Here's the wheat in its "berry" form, which I took straight from our storage bin. It's as we feed it to the pheasants and chickens -
Get off chicken! This bowl's mine
It's already been separated from the chaff, so it's ready to be ground into flour. I haven't got a special machine for that, but I do have a coffee grinder and I figure it's the same principle.
I set it on the coarsest grind and pressed the button, just like the farm wives of yore did -
wheat berries before grinding (L) and after grinding (R)
It looks like flour to me. I stuck it in the breadmaker on a basic wholemeal programme (again, like the farm wives of yore) and -
Bread! And a very tasty loaf too. Next time I might add a bit of vitamin C powder to help with the rise, and maybe a few seeds for texture, but all in all a success. The wheat is grown within 3 miles of here, and it gets delivered by the ton. I don't think I'll need to re-order any flour from the co-op this month.
This also works on dried corn (maize) and produces a nice fine cornmeal. I assume it also works on coffee beans.
I also bought some more sheep yesterday - 3 Polled Dorset ewes to double my small flock. Buying sheep is starting to feel natural now, where it used to feel like a part of a farming dream that was out of my reach (I mean hey - what did I know about farming?!?). I stood in a field of lambs and ewes with the farmer. He was leaning on his crook and his sheepdog lay down at heel, waiting for instruction.
What a marvellous invention the sheepdog. We stood by the gate and with one whistle the dog was gone, out, behind the sheep, and bringing them back to us for inspection. None of this walking out to look at your flock nonsense.
I tried to picture some of our dogs in this sheepdog role: Jazz and Pip would be clinging to my leg in mortal fear of the sheep. Podge would try an initiate a doggie play game with them. Nellie would ignore the sheep as being obviously inferior. Dakota would look at the flock as a culling mission. Nope, the sheep may be a reality but the sheepdog is still very theoretical. You need a larger flock than mine to give a sheepdog enough to do. Looks like I'll be fetching my own sheep then, at least for now.
I chose three ewes of short, stocky confirmation with a decent wool length for spinning. I left them with the farmer to be shorn and serviced by the ram. I will pick the girls up in a few months time, hopefully in lamb and ready to deliver in the autumn. This gives me another year without the need for feeding and looking after my own ram, and a chance to get the fencing on Milkweed farm finished in the next couple of weeks.
I'm off to the agricultural merchants this morning for the posts and wire to fence the field, and for some timber to build broody coops for all the chicks that are about to hatch. They can only live in a bucket under a light for so long. I'm also picking up another batch of day-old meat chickens this Saturday, which will be ready for the freezer towards the end of July. Underkeeper Pete and I are sharing the batch. He's having them til they're off heat as I'm already inundated with chicks. I'll finish them outside on grass. All of us will be needed to process them.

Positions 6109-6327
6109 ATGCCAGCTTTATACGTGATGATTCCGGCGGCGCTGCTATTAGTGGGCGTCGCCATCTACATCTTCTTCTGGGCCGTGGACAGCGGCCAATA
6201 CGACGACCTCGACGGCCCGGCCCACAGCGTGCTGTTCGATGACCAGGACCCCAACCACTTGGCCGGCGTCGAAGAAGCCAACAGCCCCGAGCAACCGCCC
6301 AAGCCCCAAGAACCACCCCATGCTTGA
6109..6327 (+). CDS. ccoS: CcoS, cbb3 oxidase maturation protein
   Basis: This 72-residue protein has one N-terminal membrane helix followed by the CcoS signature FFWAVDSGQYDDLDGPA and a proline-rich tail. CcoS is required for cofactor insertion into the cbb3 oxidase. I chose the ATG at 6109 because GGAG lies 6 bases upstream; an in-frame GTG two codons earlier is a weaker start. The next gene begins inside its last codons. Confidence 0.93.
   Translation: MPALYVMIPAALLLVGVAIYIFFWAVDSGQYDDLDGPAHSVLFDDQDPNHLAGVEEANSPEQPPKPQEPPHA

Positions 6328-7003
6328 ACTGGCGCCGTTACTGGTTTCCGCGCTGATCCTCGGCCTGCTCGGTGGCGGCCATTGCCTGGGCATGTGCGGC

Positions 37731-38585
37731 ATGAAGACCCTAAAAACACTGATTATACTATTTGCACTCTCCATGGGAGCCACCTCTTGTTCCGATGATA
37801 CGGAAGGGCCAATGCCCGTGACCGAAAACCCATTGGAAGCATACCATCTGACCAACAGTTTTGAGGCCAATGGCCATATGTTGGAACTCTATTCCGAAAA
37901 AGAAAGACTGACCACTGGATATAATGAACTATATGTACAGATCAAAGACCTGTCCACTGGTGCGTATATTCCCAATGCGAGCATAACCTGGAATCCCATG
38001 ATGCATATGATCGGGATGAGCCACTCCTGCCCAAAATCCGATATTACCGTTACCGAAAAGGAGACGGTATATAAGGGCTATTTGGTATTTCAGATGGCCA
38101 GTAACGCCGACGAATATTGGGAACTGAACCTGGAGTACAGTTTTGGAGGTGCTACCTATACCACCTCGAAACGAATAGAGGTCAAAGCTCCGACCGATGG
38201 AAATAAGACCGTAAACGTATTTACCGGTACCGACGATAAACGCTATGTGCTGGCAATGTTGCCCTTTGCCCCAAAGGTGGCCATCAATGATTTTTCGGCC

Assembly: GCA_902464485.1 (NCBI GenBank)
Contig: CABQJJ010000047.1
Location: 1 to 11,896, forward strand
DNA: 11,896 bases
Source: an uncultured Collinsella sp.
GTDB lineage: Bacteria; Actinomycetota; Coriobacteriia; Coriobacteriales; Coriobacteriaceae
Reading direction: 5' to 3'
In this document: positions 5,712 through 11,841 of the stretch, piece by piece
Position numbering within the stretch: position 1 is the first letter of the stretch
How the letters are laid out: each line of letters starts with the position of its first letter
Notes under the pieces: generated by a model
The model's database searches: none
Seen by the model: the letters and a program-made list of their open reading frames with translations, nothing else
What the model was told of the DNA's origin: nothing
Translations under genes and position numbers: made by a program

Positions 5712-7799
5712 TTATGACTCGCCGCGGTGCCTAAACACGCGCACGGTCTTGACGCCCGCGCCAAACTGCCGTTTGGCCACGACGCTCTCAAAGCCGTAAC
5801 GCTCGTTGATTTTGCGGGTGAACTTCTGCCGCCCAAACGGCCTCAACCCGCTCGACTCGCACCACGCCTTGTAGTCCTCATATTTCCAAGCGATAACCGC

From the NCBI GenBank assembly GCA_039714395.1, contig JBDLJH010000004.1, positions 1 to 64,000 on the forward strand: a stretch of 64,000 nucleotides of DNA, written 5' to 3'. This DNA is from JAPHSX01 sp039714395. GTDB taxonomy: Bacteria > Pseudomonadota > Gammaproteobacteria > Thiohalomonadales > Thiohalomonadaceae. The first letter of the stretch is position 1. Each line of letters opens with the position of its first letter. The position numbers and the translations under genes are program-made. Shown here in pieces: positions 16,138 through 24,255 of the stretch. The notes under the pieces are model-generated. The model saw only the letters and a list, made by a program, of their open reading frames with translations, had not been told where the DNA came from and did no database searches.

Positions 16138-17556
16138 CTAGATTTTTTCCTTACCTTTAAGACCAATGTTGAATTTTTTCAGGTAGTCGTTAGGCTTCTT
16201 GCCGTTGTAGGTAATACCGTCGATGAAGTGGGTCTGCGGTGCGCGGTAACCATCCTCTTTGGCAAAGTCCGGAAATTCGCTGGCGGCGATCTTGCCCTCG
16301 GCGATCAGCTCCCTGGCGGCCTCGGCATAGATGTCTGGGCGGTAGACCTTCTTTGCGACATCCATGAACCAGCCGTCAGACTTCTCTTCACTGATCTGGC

Speaking of eggs and chicks (and the preservation of) - I have started setting my own Larson trap and learning the art of trapping crows. Here's how it works in principle: Once you've trapped a crow/magpie in a trap baited with an egg, you can use this bird to lure others into the trap. Crows and magpies are territorial and dislike interlopers on their patch. They will defend their territory by challenging the interloper which we've secured in a little cage with a drop box either side (this is the Larson trap)-
Dakota is working out how to get in the trap and get the bird for herself
When the challenger lands on the perch, his weight causes the split perch to giveway. The crow falls to the bottom, and the trap door snaps shut. We can then use that trapped bird to bait another cage. A live bird used this way is called a Judas bird, for obvious reasons. The Judas bird is always given food, water and shelter while in the trap (you can see one of the rabbit carcases from our other night's bunny harvest in with this bird).
If you don't catch your bird within a day of putting out your trap, move it to a different location even within a small area (like our garden). As a Judas bird, magpies will lure both crows and magpies in. A crow Judas bird will only lure other crows, as crows have a pretty fearsome rep, even among other corvids. A magpie will rarely confront a crow.
Trapping is a touchy subject. My trap is in the garden, and I'd put it on top of my sheep trailer under a tree where it would be noticed by other crows, but have a bit of shade too. Unfortunately it was visible from the road. Two walkers yesterday stopped and said how lovely my "pet" crow was. I should have said "Thanks" and been done with it. Stupidly I said "Oh it's not a pet. This is a crow trap." That got a frosty reception. No reply, they just gave me a sour look and walked on.
What can I do? At least they enjoyed their "country experience" visiting my little lambs grazing in their verdant paddock amongst the daffodils. That view of country life is more broadly palatable. In my head I see the too many times I've found crows pecking out the eyes of a still-living sheep that's gone down in a field and can't get back up, can't fight off its attacker. I don't like those images, but that happens in the country too.